By dark on July 10 all plans were complete, all resources assembled. I was confident that a battle-proven battalion could not fail its task. German artillery had been more active than usual that day, but I gave it little thought. When I crawled into my slit trench under a hedgerow in the assembly area about midnight, my main concern was what the tanks might do to our new telephone lines laid along the ground, and I had the belated thought that the lines should have been strung overhead.
The sleep was brief, the awakening abrupt. For a source of early-morning nausea I give you an unexpected German barrage, crashing and quaking earth and air. My first resentful thought was “Where did they get all those guns?” The sound was that of ton after ton of brick being dropped from great heights, and I looked out from my hole expecting to see the assembly area erupting in fire and smoke. Instead, the tumult was all off to the right; the trees around us were carrying on their timeless dripping in the ground mist.
Regiment could tell us only that the 1st Battalion of the 115th, about a thousand yards to our right, was under attack. The artillery swelled, died, and swelled again. The lulls were filled by the tearing bursts of machine guns; tracer bullets streaked in crazy patterns across the sky.
This clangor continued at varying pitches for over three hours; except for an occasional shell our sector was never hit. Later we learned that the German attack had a local objective and was made in ignorance of our own effort. The 115th had a very bad night before containing and driving it off. Our loss was limited to the few hours of rest we might have had before what was certain to be a long stretch. Then, too, it was a sobering demonstration of the artillery the Germans could concentrate. It also cost us, indirectly, a rifle-company commander who came streaking into the command post about daylight, carrying a lightly wounded soldier on his back. This strongly built young lieutenant had been propelled by attrition to command and, I thought, had done very well. Now he insisted that he must carry the wounded man to the rear, and from his eyes it was clear that he would not command that day. We did not see him again.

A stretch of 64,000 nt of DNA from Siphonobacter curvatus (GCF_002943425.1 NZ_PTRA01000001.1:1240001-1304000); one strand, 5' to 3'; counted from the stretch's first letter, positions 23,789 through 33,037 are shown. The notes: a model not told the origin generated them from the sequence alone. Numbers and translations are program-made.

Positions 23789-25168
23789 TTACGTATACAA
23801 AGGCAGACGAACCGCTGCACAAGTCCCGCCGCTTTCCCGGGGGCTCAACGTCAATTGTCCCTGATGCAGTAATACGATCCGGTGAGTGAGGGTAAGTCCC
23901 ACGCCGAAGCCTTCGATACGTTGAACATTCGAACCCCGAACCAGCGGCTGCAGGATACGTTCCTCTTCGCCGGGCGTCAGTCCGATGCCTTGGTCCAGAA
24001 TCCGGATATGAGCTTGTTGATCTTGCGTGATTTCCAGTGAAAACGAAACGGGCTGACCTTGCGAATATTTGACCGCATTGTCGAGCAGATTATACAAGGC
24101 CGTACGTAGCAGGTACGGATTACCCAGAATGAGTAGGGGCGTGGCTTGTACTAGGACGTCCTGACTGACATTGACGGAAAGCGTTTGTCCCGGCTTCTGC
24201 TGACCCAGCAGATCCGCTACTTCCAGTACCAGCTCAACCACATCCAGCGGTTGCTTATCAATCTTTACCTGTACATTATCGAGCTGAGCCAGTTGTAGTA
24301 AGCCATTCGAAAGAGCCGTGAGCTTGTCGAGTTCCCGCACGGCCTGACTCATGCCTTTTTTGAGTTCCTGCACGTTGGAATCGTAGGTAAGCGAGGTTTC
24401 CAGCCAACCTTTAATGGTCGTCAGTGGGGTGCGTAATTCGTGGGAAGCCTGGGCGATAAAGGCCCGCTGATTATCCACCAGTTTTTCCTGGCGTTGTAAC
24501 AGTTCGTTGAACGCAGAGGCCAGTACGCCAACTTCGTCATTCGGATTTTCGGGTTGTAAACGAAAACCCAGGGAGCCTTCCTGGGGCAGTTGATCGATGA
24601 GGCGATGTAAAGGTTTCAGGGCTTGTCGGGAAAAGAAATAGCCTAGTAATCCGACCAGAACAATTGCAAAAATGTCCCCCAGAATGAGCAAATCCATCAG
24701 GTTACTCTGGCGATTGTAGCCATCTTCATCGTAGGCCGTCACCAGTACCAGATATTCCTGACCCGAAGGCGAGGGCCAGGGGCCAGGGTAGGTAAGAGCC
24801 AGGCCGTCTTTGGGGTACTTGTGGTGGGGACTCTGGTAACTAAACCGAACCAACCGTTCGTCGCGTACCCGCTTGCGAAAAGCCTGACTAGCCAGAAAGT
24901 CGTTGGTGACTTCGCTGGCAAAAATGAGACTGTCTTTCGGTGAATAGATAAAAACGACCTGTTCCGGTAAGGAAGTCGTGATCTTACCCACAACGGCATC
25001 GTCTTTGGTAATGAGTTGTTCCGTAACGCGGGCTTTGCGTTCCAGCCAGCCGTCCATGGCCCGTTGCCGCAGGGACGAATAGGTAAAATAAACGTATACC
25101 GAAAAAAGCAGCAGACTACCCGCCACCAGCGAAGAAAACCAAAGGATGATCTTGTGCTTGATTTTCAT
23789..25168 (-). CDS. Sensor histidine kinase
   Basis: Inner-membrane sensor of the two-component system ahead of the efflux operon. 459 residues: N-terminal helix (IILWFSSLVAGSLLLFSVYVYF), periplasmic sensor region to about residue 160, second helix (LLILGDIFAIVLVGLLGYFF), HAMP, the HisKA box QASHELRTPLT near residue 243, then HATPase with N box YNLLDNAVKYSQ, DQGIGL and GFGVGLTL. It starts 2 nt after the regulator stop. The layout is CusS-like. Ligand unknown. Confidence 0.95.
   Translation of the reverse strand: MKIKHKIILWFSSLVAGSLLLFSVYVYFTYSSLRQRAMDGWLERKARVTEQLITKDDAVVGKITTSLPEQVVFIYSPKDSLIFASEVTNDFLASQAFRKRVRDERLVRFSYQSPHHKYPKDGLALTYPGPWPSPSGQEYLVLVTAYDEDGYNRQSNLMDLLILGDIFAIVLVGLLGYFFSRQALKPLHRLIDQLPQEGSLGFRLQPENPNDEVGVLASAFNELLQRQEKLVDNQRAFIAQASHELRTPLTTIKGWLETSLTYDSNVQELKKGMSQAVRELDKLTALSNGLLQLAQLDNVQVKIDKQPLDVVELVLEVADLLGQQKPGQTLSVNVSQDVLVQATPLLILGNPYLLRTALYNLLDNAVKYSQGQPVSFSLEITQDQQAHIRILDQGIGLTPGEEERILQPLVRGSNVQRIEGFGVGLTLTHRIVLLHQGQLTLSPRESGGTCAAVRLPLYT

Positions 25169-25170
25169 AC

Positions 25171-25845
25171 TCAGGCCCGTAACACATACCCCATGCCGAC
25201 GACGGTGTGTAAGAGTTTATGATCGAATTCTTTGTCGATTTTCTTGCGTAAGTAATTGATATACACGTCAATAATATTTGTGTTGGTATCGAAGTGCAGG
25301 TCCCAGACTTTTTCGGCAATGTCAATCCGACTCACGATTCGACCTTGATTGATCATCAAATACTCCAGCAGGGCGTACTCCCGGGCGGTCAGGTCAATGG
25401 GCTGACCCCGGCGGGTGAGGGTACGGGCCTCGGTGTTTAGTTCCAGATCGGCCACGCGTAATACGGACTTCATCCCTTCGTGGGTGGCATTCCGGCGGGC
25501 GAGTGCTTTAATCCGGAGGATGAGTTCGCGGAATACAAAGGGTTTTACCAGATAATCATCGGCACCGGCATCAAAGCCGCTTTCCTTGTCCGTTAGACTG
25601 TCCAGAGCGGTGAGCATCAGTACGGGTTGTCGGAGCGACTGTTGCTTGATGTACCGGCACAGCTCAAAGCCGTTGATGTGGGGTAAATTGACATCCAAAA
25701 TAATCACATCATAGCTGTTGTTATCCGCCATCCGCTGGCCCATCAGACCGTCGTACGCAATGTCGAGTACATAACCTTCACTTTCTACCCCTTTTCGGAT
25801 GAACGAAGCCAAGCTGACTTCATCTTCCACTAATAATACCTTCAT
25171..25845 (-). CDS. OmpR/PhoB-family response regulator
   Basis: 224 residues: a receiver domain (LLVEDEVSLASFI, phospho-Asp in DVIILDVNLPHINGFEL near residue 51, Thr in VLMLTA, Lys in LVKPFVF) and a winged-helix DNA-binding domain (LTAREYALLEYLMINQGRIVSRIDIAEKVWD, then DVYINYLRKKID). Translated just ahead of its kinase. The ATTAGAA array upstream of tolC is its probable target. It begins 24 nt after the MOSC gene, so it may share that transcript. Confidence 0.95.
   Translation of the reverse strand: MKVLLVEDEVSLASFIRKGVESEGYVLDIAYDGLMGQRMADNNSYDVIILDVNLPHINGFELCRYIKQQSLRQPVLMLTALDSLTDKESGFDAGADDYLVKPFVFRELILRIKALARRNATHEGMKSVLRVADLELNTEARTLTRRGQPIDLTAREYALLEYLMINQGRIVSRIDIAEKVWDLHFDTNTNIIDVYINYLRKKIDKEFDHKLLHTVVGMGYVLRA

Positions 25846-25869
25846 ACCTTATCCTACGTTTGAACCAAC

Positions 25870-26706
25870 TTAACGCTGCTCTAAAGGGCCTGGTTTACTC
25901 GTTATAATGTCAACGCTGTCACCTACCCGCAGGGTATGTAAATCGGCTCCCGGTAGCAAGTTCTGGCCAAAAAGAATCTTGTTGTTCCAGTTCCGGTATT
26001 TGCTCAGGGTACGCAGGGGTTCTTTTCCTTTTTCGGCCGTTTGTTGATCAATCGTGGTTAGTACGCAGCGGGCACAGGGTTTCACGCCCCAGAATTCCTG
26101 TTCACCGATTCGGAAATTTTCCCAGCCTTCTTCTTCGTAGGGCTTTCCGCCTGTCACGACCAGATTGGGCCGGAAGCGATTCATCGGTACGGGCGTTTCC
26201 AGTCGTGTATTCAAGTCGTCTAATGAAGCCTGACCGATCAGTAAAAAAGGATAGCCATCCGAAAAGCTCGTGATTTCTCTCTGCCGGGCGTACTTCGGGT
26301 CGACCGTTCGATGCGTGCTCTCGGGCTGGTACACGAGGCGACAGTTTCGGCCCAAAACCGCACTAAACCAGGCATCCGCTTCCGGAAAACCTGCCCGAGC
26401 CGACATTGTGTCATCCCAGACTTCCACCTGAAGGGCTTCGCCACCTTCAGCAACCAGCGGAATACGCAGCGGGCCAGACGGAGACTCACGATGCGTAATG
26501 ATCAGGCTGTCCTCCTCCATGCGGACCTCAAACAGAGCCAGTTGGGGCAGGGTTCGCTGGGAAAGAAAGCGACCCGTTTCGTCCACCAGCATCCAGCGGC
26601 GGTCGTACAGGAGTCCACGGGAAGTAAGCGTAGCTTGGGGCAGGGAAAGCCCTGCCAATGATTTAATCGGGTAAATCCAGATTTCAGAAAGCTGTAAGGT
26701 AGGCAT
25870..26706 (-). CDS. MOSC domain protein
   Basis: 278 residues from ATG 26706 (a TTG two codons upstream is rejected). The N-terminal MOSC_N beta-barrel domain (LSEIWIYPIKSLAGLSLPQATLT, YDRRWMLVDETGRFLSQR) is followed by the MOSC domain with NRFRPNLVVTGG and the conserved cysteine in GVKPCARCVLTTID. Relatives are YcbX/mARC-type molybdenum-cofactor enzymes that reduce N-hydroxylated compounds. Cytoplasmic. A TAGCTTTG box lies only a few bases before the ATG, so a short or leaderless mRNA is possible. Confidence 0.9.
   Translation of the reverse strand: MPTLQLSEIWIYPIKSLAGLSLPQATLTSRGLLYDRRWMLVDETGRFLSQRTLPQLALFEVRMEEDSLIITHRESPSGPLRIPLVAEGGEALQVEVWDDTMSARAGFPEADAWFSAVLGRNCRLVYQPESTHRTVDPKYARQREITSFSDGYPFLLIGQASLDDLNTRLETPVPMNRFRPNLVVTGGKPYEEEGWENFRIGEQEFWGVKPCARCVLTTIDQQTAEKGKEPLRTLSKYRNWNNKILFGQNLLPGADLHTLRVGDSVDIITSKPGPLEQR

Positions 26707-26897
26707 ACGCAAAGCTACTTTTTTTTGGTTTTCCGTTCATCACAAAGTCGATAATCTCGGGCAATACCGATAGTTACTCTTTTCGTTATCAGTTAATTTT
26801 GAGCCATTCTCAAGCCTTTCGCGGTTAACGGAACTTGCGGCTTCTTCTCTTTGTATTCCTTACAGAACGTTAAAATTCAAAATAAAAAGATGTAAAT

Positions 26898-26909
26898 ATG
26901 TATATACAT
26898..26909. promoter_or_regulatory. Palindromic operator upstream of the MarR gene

Word came that the attack would go in as planned; and, bent as though under tremendous burdens, the files moved forward through the ground mist. All remained quiet until a rapid volley of thuds behind us announced the departure of the preparatory barrage. The shells sighed overhead to end their brief careers in noise, smoke, and flying fragments on the German positions. From then on, salvo after salvo crashed along the front. The tanks moved up and, sure enough, tore up the telephone lines as they went. The ear-shattering blast of high-velocity tank guns and the beat of machine guns joined in until it seemed that noise alone would destroy everything.
Not so. At 0600 the artillery fire lifted to the German support positions, and the rifle companies starting forward were met by the blast of machine guns that had somehow survived the bombardment. The futility of charging machine guns had been proved often enough, so the slow process of erasing these guns began.
The telephone line to regiment was re-laid, and along it came incessant demands for reports. The lines up to the attack kept going out, and, to get away from questions to which I did not have answers, I went up to see the battalion commander, passing a swath of dead Stonewallers who had been caught by the machine guns as they topped the first hedgerow.